Flaherty Says Falling Revenues Have Slowed Deficit-Reduction Plan

This article was last updated on April 16, 2022

The Finance Minister of Canada, Jim Flaherty, has announced that Canada is going to take a year more than predicted for balancing the budget and is going to miss the next annual deficit targets of coming four continues years because of a drop in income driven by lower commodity prices.

Flaherty was presenting the government’s fiscal outlook for fall on Tuesday, when he warmed that Canada needs to be cautious of the economic turbulence emerging in Europe and the U.S. However, on the other hand, the mid-term report presented by Flaherty had a hopeful outlook. Flaherty mentioned that “Canada is still growing, and is among the strongest G7 economies.” He added that “but we are not immune to the economic uncertainty beyond our borders and the economic challenges faced by some of our largest trading partners.”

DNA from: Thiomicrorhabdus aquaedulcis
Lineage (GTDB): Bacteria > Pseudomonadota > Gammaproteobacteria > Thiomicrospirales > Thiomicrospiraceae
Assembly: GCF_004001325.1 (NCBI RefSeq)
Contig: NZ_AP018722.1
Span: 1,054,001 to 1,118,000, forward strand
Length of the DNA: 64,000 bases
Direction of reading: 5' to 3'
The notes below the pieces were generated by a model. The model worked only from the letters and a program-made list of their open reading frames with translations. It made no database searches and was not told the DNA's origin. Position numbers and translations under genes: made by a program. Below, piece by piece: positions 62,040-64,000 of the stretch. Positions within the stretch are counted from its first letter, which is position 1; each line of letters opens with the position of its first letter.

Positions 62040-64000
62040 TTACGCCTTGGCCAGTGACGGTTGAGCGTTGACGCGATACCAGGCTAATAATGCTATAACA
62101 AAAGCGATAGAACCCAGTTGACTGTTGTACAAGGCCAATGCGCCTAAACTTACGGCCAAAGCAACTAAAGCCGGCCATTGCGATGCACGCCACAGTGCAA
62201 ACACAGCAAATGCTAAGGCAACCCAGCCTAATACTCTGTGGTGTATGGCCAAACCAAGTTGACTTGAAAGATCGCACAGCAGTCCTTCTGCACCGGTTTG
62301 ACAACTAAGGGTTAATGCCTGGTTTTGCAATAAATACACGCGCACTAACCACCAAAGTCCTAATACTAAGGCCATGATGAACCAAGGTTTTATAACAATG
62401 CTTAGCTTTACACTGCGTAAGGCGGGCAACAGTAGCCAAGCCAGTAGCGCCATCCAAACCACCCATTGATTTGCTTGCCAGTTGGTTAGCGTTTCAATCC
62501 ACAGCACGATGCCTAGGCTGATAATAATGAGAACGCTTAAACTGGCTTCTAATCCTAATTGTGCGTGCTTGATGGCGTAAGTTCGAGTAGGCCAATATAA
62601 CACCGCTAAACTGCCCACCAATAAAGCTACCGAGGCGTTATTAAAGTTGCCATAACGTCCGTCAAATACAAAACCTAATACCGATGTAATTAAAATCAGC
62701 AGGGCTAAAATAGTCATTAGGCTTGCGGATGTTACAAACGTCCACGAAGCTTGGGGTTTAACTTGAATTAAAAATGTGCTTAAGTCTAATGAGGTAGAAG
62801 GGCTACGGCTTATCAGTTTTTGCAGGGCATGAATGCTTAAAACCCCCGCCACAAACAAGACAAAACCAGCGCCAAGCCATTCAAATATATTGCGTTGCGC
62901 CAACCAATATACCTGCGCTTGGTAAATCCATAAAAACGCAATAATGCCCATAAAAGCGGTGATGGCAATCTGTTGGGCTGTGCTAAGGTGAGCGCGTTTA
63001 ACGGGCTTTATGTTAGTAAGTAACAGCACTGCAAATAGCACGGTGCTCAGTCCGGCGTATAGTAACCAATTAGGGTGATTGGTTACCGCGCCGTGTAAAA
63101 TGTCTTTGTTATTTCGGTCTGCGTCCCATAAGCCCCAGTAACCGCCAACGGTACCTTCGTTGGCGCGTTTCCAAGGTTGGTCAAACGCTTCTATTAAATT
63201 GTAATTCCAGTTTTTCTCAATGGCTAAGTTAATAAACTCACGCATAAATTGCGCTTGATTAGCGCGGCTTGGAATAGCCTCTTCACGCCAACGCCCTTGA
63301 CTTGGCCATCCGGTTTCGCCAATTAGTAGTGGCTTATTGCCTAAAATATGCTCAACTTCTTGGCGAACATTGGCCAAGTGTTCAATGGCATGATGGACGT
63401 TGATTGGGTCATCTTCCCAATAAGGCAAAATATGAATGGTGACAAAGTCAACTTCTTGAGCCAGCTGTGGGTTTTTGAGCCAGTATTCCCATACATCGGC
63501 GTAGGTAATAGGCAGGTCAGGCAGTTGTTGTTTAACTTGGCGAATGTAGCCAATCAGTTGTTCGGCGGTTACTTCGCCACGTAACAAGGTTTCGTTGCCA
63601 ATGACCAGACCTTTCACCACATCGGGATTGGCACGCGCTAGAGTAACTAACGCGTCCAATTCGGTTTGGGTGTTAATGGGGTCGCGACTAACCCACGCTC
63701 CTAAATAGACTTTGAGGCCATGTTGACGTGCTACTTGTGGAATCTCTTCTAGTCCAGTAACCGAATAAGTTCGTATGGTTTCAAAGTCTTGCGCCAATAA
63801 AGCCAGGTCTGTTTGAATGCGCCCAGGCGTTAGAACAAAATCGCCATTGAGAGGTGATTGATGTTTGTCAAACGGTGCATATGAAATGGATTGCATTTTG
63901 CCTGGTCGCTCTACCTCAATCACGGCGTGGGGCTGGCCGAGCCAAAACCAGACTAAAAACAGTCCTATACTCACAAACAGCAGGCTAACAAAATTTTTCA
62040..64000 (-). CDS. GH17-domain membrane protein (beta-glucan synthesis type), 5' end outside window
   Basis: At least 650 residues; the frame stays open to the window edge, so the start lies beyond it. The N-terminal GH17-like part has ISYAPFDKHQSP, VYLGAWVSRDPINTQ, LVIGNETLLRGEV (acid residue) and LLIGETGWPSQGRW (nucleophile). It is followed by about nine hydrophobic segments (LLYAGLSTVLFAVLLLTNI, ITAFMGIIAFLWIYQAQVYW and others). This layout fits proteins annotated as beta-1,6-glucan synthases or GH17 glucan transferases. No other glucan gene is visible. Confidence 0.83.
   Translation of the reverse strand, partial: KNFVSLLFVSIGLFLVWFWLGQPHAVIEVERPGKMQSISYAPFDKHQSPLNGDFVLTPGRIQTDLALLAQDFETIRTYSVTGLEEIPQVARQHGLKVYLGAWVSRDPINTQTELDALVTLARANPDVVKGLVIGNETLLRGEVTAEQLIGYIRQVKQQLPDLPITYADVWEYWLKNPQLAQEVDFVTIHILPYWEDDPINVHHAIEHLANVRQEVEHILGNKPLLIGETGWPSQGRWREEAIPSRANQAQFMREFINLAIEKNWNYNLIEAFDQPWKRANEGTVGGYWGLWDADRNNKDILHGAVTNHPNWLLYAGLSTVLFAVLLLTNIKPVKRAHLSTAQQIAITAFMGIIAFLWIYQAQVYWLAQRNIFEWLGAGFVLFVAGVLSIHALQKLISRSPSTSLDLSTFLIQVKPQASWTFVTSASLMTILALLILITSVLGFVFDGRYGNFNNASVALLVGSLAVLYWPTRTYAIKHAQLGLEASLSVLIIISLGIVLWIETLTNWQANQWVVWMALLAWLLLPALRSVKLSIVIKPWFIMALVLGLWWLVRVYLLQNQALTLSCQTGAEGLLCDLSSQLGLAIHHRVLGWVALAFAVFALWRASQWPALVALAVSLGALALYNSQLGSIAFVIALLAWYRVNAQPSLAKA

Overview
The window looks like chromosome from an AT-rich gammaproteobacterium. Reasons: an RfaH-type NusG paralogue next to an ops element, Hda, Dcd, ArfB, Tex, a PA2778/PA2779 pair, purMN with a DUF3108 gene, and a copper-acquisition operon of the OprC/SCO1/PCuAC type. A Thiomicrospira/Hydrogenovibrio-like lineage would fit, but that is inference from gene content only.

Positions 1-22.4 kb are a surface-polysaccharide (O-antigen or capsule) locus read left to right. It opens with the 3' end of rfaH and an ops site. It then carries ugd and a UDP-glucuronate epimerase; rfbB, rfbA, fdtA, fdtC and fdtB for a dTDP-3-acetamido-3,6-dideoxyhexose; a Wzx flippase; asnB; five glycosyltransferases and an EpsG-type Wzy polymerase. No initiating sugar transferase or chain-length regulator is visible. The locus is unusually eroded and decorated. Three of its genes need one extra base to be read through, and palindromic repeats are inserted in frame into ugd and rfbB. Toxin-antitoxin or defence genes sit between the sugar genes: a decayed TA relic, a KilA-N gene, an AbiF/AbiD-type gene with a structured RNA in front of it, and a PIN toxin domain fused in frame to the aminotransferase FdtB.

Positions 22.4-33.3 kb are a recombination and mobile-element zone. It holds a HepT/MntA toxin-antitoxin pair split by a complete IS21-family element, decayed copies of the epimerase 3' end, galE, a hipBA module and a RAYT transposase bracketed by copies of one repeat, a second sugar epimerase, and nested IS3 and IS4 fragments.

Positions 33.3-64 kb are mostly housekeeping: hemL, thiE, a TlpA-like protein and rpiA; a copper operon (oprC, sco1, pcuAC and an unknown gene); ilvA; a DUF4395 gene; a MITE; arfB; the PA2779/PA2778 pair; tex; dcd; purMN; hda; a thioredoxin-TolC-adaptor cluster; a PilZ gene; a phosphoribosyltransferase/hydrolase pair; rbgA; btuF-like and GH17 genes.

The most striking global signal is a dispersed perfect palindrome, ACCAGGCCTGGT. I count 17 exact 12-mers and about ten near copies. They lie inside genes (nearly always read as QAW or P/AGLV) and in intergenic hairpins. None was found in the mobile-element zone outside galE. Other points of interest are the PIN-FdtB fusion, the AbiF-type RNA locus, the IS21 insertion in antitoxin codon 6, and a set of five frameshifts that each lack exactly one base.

Flaherty asserted that Canada has been explicitly affected by “volatile and falling world commodity prices” since the federal budget was released in late March. Flaherty explained that “the forecast of private-sector economists is consistent with the view that world commodity prices will remain below the level anticipated at the time of the budget.” Flaherty was trying to imply that world prices for the commodities that Canada is producing have dropped unexpectedly, hence it have resulted in lower profits for producers and eventually affected tax revenues for Ottawa. Flaherty stated that “this will have a direct and significant impact on the fiscal outlook I present to you today.”

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